Back to Vegas!

A week at the fabulous...


McCarrin Airport

Sunday morning we landed at Las Vegas' McCarrin airport - there's as much glitz and glamor at the airport as there is at any hotel - and you hear the clinking of the slot machines the minute that you step off the plane.


The Monte Carlo

The Monte Carlo hotel opened in the summer of '96, a fabulous resort hotel that is modeled after the world famous Monte Carlo Casino in Monoco. The fountains and statues at the Las Vegas Blvd entrances are duplicates of its namesake. The entire hotel is beautiful, as you can see from these photos.
On the left is one of the chandeliers in the casino, and on the right is a view down the indoor street of shops that is modeled after a merchant street in old Monoco. The hotel has its brewpub on this street, which has great beer but the personality of a snobbish yuppie frat house (maybe the only bad experience of the hotel).

Monte Carlo Pools

One of the greatest features of the Monte Carlo is its pools - there are five in all. There's a kiddie pool, which was the only one we didn't try out. Of the others, one was a wonderfully landscaped standard-sized pool (upper left photo), there was a huge hot tub to float around in (the upper right photo), a wave pool that simulates an ocean beach (lower left), and the best of all - the "lazy river" at the lower right. The lazy river was a long, winding simulated river that you could just float in and let the current carry you around. The pools were a daily ritual with us.

The Monte Carlo Buffet

We enjoyed the Monte Carlo Buffet for several of our meals... there was a great selection, the food was fabulous and the prices were suprisingly reasonable. The restaurant carried out the archetectural theme of old Monoco.

The Room...

This is our room at the Monte Carlo. It was clean, classy and we enjoyed it... and the view of the strip was spectacular.

The View...

We took way too many photos of the Las Vegas Strip from our room - the view was great. Here's two of them: On the left is our view of the MGM; it's magnificant, all lit up in green at night. On the right is the New York, New York casino that was under construction 24 hours a day while we were there.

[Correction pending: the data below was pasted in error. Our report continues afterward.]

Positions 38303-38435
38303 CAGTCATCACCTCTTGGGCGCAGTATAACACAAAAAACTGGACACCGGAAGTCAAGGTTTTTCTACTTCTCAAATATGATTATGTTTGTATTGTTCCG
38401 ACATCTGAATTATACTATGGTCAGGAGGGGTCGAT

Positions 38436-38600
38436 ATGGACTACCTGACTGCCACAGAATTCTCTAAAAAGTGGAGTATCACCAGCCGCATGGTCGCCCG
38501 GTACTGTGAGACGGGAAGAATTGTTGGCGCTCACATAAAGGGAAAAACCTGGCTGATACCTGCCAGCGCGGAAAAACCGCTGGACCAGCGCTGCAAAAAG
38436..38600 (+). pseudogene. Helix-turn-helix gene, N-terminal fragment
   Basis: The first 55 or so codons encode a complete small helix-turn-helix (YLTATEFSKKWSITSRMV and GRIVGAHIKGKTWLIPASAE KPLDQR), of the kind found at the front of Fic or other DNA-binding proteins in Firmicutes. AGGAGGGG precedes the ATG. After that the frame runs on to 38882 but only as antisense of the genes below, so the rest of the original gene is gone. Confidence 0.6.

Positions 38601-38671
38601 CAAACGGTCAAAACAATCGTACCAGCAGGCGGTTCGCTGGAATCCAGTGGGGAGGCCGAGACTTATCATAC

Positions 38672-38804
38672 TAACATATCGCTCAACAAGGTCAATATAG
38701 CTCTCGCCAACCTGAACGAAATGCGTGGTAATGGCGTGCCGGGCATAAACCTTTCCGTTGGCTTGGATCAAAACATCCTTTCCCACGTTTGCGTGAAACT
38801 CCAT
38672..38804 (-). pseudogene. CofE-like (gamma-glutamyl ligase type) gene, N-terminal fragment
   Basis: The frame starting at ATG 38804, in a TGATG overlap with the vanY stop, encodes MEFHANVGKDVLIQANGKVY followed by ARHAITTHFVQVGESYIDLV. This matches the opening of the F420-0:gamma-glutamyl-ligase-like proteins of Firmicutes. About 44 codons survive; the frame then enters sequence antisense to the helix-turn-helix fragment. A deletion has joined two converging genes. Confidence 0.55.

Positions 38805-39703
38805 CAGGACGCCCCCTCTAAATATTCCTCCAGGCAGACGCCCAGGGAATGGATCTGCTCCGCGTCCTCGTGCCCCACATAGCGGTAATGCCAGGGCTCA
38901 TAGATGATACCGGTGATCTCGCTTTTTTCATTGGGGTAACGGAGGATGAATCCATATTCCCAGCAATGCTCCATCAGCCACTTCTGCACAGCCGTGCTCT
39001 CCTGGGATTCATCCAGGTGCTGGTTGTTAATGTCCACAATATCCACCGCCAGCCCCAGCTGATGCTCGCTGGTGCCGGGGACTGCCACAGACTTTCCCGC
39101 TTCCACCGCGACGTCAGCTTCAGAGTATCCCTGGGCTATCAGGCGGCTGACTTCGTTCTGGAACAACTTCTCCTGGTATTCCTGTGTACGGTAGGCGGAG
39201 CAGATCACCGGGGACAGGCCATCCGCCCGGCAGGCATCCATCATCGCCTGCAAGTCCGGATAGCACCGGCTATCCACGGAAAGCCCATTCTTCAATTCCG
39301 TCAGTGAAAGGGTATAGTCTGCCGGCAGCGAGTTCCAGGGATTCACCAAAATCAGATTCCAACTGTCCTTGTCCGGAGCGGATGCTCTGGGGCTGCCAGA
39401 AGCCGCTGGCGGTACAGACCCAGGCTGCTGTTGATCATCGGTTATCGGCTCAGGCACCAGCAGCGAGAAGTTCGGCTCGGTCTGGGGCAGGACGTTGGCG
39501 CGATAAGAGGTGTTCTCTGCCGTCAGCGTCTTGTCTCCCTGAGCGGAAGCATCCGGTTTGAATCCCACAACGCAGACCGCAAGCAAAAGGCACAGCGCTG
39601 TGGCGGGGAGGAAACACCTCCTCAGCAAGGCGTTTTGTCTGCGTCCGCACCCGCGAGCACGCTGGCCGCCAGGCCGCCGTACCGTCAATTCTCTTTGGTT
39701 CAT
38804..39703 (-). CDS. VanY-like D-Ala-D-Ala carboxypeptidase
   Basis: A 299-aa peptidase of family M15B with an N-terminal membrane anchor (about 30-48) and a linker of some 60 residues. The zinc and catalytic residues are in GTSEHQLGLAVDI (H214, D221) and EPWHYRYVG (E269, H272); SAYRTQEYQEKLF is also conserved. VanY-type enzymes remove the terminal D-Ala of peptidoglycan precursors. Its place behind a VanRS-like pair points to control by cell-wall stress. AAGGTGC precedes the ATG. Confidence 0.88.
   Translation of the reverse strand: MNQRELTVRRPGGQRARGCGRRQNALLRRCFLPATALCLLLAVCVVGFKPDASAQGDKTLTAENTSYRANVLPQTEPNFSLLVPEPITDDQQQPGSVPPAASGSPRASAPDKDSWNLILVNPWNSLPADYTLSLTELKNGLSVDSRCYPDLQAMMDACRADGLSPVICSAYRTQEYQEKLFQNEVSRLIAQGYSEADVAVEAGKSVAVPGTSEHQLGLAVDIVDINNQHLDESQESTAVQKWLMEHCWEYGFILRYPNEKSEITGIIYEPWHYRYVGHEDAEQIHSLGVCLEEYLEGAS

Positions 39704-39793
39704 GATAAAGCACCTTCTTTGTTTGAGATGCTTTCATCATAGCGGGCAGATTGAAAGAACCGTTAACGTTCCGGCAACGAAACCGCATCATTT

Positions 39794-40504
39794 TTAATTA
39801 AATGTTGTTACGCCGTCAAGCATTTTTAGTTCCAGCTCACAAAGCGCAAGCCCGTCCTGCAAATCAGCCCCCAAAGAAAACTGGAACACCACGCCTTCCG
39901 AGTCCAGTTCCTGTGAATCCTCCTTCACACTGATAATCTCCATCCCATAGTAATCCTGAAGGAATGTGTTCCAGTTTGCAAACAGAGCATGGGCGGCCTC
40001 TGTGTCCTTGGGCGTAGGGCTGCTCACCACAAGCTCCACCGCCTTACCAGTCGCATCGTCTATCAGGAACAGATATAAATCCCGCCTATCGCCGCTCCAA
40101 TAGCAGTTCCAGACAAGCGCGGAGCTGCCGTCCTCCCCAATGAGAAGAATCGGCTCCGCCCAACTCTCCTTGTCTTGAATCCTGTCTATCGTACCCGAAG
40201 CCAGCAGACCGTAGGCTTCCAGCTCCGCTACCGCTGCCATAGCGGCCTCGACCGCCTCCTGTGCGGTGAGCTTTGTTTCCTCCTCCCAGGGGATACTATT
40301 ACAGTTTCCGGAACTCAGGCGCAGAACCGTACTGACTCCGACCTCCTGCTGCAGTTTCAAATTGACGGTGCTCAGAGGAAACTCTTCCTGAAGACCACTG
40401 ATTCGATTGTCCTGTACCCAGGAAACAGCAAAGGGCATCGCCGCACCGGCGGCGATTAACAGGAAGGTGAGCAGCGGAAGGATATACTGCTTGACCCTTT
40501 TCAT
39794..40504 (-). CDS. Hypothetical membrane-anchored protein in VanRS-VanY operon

Not shown is the view of the Aladdin, the monorail that we watched between MGM and Bally's, and the landing strips of McCarrin airport in the distance. This was really a great room.

The Dive!

This restaurant is designed and owned by Stephen Spielberg; as you may guess from the photos, there is a submarine theme, and the submarine sandwiches that they serve are a culinary delight. Each one is a specialty, and the french fries are out of this world. It's hard to decide whether the atmosphere or the food is the best attraction.

New York, New York

It may look like a city, but this is actually a hotel under construction. It's built to resemble the New York skyline, complete with the Statue of Liberty and the Brooklyn Bridge. The crews are working on it 24 hours a day, and it should open at the end of 1996.

Caesar's Magical Empire

One of the most enjoyable things that we did on the trip was spend an afternoon at Caesars Magical Empire, an experience that takes you back 2,000 years into wonderfully mysterious surroundings. We were treated to an extravagent dining experience complete with grand-scale illusions. The journey starts in a small room where you must face a statue of Caesar himself and solve his riddle before being lowered beneath the surface to the Magical Empire. Once past that, you find yourself in an underground Catacomb Maze where a centurian leads you to one of several Dining Chambers where you are treated to a delicious three-course feast. Each chamber seats only 24 people, so the attention is very up close and personal.
Throughout the meal you are entertained by a resident sorcerer host, who performs feats of magic as the meal moves along. Afterwards, you are free to wander the many other amazing attractions within. Just outside the dining chamber is the centerpiece of the Magical Empire known as the Sanctum Secorum, a circular playground of illusion. In the center is an impressive 70 foot giant fireball pouring from a grotto under the main rotunda. The Luminaria show is an enchanting combination of sound, light, dancing fire and a visit by the great Caesar himself. A fifty foot sage presides over a constantly flowing, free-floating vessel of water. A dragon's mouth cave off the main rotunda conceals the Grotto Bar (complete with a haunted piano that plays guest requests) and a second lounge called the Spirit Bar with its own surprises.